Water managers weigh implications of order
With additional water flowing into San Luis Reservoir as the result of a court order, how—or if—that water will be allocated this year has not been decided. At the same time, reservoirs throughout the state are filling as an improved snowpack begins to melt.
An estimated 200,000 to 300,000 acre-feet of additional water is being transferred to San Luis Reservoir, after court rulings by U.S. District Court Judge Oliver Wanger in Fresno. As a result of lawsuits filed by water agencies, the judge lifted pumping restrictions for salmon. Negotiations continue among the water districts, government agencies and environmental organizations to revamp pumping restrictions related to delta smelt.
The amount of water stored in San Luis Reservoir stood at about 390,000 acre-feet when the photo on the left was taken. Now, right, it has increased to more than 1.4 million acre-feet.
A spokeswoman for one of the water districts that brought the lawsuits, Sarah Woolf of the Westlands Water District in Fresno, said additional water being captured through the currently increased pumping could result in the availability of more water to plant additional broccoli, lettuce and cauliflower for fall harvest, “but the bureau has not told us that we will be getting any more water supply at this point in time. We don’t know what the increased supply going into storage means for us.”
Don Glaser, director for the U.S. Bureau of Reclamation Mid-Pacific Region, said there have been discussions about issuing a revised Central Valley Project water allocation for agriculture, but no decision has been made. The bureau had earlier said it would deliver 40 percent of contract supplies to its CVP farm customers south of the Sacramento-San Joaquin Delta.
At the end of this week, storage in San Luis Reservoir stood at more than 1.4 million acre-feet, after dropping as low as 180,000 acre-feet last autumn. The reservoir serves as a way station for water pumped from the delta, before being transferred into CVP or State Water Project canals for delivery to farms and cities to the south. Agency and privately purchased water also is stored in the reservoir as space allows.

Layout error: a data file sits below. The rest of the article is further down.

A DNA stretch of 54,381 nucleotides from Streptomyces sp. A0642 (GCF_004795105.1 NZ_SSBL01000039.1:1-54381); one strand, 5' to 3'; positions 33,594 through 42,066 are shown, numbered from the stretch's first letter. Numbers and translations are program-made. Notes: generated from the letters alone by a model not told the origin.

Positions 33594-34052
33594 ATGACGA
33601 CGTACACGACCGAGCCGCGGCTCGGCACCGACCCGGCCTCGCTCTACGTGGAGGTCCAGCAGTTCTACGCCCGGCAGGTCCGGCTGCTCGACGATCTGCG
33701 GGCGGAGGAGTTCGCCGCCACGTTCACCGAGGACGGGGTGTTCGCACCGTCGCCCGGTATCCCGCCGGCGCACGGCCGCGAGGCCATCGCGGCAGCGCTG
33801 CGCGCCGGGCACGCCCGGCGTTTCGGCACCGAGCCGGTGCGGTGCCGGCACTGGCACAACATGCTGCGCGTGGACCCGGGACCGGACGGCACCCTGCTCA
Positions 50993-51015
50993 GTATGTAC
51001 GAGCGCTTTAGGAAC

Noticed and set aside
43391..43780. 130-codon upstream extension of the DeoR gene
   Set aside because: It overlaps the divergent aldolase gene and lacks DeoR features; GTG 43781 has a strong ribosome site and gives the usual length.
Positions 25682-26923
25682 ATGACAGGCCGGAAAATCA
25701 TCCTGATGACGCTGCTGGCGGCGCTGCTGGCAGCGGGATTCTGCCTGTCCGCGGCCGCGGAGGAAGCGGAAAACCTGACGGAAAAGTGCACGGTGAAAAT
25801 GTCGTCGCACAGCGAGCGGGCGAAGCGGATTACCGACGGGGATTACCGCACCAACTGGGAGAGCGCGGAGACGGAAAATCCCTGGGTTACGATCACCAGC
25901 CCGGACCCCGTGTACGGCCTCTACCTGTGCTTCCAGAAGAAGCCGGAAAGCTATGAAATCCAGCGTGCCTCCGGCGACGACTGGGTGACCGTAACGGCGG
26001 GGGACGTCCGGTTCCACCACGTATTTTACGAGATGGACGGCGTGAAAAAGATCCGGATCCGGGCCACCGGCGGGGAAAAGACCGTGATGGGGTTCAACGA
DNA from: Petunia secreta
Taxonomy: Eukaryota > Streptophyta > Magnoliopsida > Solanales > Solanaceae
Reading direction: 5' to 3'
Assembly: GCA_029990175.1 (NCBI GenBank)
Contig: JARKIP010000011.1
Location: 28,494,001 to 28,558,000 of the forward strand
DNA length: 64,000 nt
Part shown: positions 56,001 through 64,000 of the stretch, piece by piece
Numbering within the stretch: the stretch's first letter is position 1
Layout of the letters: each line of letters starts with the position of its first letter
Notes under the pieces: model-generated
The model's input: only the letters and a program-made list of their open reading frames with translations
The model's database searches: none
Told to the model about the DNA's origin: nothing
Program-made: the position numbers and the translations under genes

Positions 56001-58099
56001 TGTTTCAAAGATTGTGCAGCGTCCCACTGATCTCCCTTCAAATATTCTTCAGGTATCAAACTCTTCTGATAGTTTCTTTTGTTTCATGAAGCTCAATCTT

Glaser said once the bureau learns the outcome of the current litigation, “we can tell what the implications will be for our operations in general terms.”
Beyond any potential additional water for 2010, he said, “next year’s water allocations from the CVP are based on our ability to pump water that’s available between now and the end of the water year. Beginning July 1, we’ve modeled pumping at full capacity all through the fall. That’s the period when the biological opinions (for salmon and delta smelt) and the restrictions under our permit would be lifted.”
Westlands spokeswoman Woolf said any additional water available this year “would be a benefit because it will allow farmers to do less groundwater pumping and slow (land) subsidence. The groundwater brings a lot of salts and concentrates it on the seed bed. This cleaner water would help flush the salts back into the soil.
“An increase also would be beneficial if more water is carried forward into the next crop year,” she said. “The banks also are looking at this water storage situation to help them decide about supply risk for next year.”
Farmer Ryan Ferguson of Huron noted that the initial allocation from the CVP stood at 5 percent.
“Now we’re sitting here in June with a 40 percent federal allocation and a big discrepancy in our water budget. We didn’t plant anything without having a firm water source. So, if we’d known we were getting more we could have put in more crops.”
That, he said, could have translated into additional sales and income this year.
“Everyone is thankful for more water, don’t get me wrong,” he said. “It’s like Christmas this year, compared to last year. But, we got the water allocation announcement so late in the game this year we didn’t plant. We may try to catch up with late planted tomatoes and melons.”
West side farmer Jim Wells said he’s going to try to purchase water that won’t become available for transfer until later in the year. Many times, he said, supplemental water becomes available too late to use in the current crop year, but the ability to store and carry water over in San Luis Reservoir for use in the next crop year helps farmers manage increasingly uncertain water supplies.
“That’s how we’ve survived in the past,” Wells said. “We pay for more expensive water, but at least we can count on it. Now, they’re talking about an allocation amount for next year that’s not sustainable. That means we’re going to have to try and gather some water up. This year is unique in that there’s going to be very little space to store this carryover water.
“The average person would look at the water in storage and say, ‘What are you crying about?’” Wells said. “The truth is, if we don’t have adequate storage capacity to smooth out supply allocations, then water gets spilled to the ocean and we’re right back where we started.”
(Kate Campbell is an assistant editor of Ag Alert. She may be contacted at firstname.lastname@example.org).
Permission for use is granted, however, credit must be made to the California Farm Bureau Federation when reprinting this item.